Ellen and I, with friends, attended the Annual Mercatus Center Retreat in Scottsdale AZ last month. Browsing the table of available publications I spotted one on Freedom in the 50 States, and thumbed to the section on California. Out of the 50 states, California is listed as 49th, right at the bottom. What interested me was the lack of change since 2009. Here is what the report has to say about the California Policies that shape economic freedom, where California ranks 44th, withs two points of improvement since 2009. However, in the regulator category California is number 50, at the very bottom.
California not only taxes and regulates its economy more than most other states, but also aggressively interferes in the personal lives of its citizens.
Government consumption (at 11.0 percent of personal income) and employment (at 12.8 percent of private-sector employment) are about average, but debt is high (at 25.8 percent of income). The budgetary categories on which California spends significantly more than the rest of the country include general administration, housing and community development, utilities, and employee retirement. Individual and business income taxes are well above average. The total tax burden comes to 10.8 percent of income, a standard deviation above the national average.
Government interference in the land market is rife, as California’s zoning laws are among the toughest in the country, and the state is one of just four to authorize rent control, while eminent domain abuse has seen only token reform. Labor laws impose many costs on employers, from the minimum wage and a universal workers’ compensation mandate to short-term disability insurance and paid family leave. Health insurance mandates add about 49.5 percent to the cost of a premium of a policy without any of the mandated benefits. However, there is no community rating, guaranteed issue, or prior approval of rates in the nongroup health insurance market. Occupational licensing is rampant, and the nursing professions are tightly regulated. The state’s liability system is one of the poorest in the nation and has gradually worsened over time. The life and property/casualty insurance markets are among the most regulated in the nation. On the plus side, there is no certificate-of-need (CON) law for hospital construction.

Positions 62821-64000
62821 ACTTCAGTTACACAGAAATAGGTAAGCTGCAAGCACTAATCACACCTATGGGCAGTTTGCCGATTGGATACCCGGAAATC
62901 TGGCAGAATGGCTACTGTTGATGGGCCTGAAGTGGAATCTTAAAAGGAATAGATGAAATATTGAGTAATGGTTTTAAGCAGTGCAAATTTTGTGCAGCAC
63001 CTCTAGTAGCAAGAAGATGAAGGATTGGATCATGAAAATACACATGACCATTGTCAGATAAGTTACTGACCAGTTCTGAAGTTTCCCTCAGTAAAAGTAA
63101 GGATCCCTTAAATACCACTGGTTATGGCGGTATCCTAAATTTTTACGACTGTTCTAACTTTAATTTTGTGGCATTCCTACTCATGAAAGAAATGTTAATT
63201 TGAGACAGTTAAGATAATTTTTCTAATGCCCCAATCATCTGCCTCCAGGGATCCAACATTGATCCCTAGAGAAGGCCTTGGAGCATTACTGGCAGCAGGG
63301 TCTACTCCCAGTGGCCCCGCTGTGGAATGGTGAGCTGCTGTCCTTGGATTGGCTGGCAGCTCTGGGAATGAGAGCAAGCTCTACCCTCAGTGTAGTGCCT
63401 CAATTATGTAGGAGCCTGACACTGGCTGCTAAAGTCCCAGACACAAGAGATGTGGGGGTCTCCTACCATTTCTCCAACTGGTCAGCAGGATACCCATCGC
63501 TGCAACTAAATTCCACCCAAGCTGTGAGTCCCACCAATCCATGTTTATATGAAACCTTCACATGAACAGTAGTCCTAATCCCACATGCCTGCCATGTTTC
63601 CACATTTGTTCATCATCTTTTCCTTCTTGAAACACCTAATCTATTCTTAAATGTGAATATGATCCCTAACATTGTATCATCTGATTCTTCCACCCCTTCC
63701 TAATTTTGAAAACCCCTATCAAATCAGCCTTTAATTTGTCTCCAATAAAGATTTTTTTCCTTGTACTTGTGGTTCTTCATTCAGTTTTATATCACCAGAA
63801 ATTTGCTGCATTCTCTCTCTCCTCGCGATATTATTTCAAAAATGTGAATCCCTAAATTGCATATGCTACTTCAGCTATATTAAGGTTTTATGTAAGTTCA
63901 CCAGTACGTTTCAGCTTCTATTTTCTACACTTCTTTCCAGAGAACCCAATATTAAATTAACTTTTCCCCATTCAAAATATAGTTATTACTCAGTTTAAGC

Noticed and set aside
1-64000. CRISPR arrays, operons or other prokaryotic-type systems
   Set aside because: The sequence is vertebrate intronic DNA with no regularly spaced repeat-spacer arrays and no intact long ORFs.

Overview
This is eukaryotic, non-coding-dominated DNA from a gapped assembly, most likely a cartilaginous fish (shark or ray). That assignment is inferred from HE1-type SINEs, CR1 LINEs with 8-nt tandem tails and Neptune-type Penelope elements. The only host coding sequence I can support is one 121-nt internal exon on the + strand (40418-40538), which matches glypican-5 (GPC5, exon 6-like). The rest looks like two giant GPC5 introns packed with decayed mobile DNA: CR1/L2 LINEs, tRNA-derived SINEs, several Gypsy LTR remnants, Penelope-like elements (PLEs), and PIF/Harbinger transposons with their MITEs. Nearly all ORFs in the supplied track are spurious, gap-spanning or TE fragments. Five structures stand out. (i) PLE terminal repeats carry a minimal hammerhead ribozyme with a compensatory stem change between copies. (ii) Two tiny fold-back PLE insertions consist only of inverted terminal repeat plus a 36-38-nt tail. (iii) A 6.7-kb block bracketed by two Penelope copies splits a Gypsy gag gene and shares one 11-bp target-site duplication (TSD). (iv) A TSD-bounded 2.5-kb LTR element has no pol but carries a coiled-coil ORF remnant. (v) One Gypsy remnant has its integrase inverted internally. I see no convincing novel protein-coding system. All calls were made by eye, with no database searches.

More details can be found HERE. It is easy to see why companies are leaving California and few are coming to the state. Net migration rate is -4.5%. These larger trends make the Nevada County Economic Resource Council’s job much more difficult.